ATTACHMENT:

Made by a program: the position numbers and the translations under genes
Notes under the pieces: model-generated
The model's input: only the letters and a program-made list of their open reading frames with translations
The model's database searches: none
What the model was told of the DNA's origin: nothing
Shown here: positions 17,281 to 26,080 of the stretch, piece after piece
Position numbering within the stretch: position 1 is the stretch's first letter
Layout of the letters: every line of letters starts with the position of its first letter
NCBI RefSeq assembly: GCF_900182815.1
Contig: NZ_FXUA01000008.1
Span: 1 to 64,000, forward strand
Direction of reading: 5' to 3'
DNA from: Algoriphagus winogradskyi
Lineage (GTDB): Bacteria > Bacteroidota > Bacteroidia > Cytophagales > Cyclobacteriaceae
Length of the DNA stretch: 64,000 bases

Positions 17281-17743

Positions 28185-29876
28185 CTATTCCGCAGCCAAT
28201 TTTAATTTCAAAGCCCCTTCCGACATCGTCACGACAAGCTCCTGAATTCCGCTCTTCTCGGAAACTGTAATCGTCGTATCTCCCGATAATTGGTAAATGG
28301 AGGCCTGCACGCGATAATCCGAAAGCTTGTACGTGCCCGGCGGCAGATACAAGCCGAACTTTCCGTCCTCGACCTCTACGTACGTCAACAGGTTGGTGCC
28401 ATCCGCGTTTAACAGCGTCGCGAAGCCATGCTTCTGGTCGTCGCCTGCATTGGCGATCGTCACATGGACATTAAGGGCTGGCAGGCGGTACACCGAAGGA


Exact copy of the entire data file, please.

Made by a program: the position numbers and the translations under genes
Notes under the pieces: model-generated
The model's input: only the letters and a program-made list of their open reading frames with translations
The model's database searches: none
What the model was told of the DNA's origin: nothing
Shown here: positions 17,281 to 26,080 of the stretch, piece after piece
Position numbering within the stretch: position 1 is the stretch's first letter
Layout of the letters: every line of letters starts with the position of its first letter
NCBI RefSeq assembly: GCF_900182815.1
Contig: NZ_FXUA01000008.1
Span: 1 to 64,000, forward strand
Direction of reading: 5' to 3'
DNA from: Algoriphagus winogradskyi
Lineage (GTDB): Bacteria > Bacteroidota > Bacteroidia > Cytophagales > Cyclobacteriaceae
Length of the DNA stretch: 64,000 bases

Positions 17281-17743

Positions 28185-29876
28185 CTATTCCGCAGCCAAT
28201 TTTAATTTCAAAGCCCCTTCCGACATCGTCACGACAAGCTCCTGAATTCCGCTCTTCTCGGAAACTGTAATCGTCGTATCTCCCGATAATTGGTAAATGG
28301 AGGCCTGCACGCGATAATCCGAAAGCTTGTACGTGCCCGGCGGCAGATACAAGCCGAACTTTCCGTCCTCGACCTCTACGTACGTCAACAGGTTGGTGCC
28401 ATCCGCGTTTAACAGCGTCGCGAAGCCATGCTTCTGGTCGTCGCCTGCATTGGCGATCGTCACATGGACATTAAGGGCTGGCAGGCGGTACACCGAAGGA